Frank Lloyd Wright, Infuriated by His "Obituaries," Declares a Comeback

May 3, 1928

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Frank Lloyd Wright, Infuriated by His "Obituaries," Declares a Comeback
Typed Letter Signed
1 page | SMC 726

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      Background

      Common wisdom had it that, at sixty, Frank Lloyd Wright, though a grand old man, was history. This construction, not surprisingly, enraged him. Here he expresses frustration with “his obituaries” and declares, “for the sake of the cause - "Architecture” -, that he wants to “to arise and fight.” What he intends to do, in fact, is stage that “favored American institution,” the comeback. “From now on,” he tells Mumford, “you are to find me actively engaged in that performance.” To this end he invites Mumford to use his “clear head, good pen and good heart” to help him repel the “European invasion of our own Country” in which architects are coming “to teach us what we have been successfully teaching them.”

      Wright did indeed stage a comeback; he began, in the 1930s, a remarkable professional renaissance. 


      Typed Letter Signed, 1 page, quarto, on the letterhead of Albert Chase McArthur, Architect, Phoenix, Arizona, May 3, 1928. To Lewis Mumford.
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      ALBERT
      CHASE
      McARTHUR   
      ARCHITECT
      311 WEST JEFFERSON STREET
      PHOENIX
      ARIZONA


      May 3rd, 1928.

      Mr. Lewis Mumford,
      4112 Gosman Ave.,
      Long Island City,
      New York.

      Dear Lewis Mumford : -

      In searching for the photographs of Taliesin which Mr. Saylor, editor of Architecture, asked me to find for you, I gathered together a little collection of photographs from which you are at liberty to select, whatever, and as many, as you may desire to keep.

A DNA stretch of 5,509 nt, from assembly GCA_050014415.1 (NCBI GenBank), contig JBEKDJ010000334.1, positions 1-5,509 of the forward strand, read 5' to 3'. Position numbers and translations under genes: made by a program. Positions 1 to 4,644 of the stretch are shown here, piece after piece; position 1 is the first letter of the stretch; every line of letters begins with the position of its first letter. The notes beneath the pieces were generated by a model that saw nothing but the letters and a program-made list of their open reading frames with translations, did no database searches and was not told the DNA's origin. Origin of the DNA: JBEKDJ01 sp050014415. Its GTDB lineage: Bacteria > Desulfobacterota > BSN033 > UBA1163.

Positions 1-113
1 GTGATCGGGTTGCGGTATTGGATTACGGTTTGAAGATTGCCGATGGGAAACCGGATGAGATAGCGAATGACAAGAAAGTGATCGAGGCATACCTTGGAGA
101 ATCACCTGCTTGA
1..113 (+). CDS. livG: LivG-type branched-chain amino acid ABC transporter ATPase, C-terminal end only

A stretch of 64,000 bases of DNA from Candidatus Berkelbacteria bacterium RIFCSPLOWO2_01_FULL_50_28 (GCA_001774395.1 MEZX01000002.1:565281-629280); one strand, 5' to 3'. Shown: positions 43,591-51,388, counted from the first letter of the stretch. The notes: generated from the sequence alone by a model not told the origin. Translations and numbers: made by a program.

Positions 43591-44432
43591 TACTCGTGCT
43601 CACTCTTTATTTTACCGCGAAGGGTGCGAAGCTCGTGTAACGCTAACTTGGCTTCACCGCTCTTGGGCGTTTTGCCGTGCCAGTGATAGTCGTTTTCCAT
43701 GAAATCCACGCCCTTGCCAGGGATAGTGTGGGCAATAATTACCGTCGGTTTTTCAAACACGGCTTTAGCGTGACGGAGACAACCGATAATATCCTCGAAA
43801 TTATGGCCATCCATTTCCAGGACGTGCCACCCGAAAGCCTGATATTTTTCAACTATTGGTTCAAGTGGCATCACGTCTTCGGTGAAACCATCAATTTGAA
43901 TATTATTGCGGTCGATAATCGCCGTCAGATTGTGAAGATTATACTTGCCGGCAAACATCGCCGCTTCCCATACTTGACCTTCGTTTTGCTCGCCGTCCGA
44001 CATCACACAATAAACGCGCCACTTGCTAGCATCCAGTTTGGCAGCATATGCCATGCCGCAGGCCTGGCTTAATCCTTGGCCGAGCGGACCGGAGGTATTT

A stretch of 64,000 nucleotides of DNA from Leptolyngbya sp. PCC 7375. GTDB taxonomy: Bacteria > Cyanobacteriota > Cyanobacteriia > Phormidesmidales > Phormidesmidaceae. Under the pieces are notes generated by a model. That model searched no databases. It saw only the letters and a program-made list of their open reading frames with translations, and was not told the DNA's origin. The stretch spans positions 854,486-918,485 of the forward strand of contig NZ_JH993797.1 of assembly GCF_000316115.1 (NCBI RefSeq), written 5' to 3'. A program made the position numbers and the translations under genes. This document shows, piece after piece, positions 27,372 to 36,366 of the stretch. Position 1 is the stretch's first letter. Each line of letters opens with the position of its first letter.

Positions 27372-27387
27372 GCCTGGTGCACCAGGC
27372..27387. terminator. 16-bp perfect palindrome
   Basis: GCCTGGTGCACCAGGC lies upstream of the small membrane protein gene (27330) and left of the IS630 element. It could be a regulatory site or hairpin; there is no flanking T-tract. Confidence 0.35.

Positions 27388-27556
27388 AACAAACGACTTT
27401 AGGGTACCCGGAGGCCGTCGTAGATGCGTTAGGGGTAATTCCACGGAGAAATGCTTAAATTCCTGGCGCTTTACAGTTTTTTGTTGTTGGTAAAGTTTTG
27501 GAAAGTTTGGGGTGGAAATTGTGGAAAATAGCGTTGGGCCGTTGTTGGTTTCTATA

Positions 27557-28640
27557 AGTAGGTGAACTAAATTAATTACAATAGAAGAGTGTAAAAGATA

I think you should have some of these hitherto (for the most part) unpublished views in your possession.

      My obituaries are all of such nature as to make me want to arise and fight.  Indeed, I feel that for the sake of the cause,- "Architecture",- to which I am so deeply committed, I must "come back".  The "come back" seems to be a favored American institution.  From now on you are to find me actively engaged in that performance.  So far as your clear head, good pen and good heart will go in the matter, I hope to see you standing by.

      It is a shame - this Eurpoean [sic] invasion of our own Country - to teach us what we have been successfully teaching them.  But that, I suppose, does not so much matter if in the end the cause is best served by it.  We have it by "Holy Writ" that this is no new thing under the sun.  History shows us how happless a thing what we call progress is and how it frequently arrives "wrong end to".  I suppose we should be comforted that it does arrive.

      Faithfully,

      FRANK LLOYD WRIGHT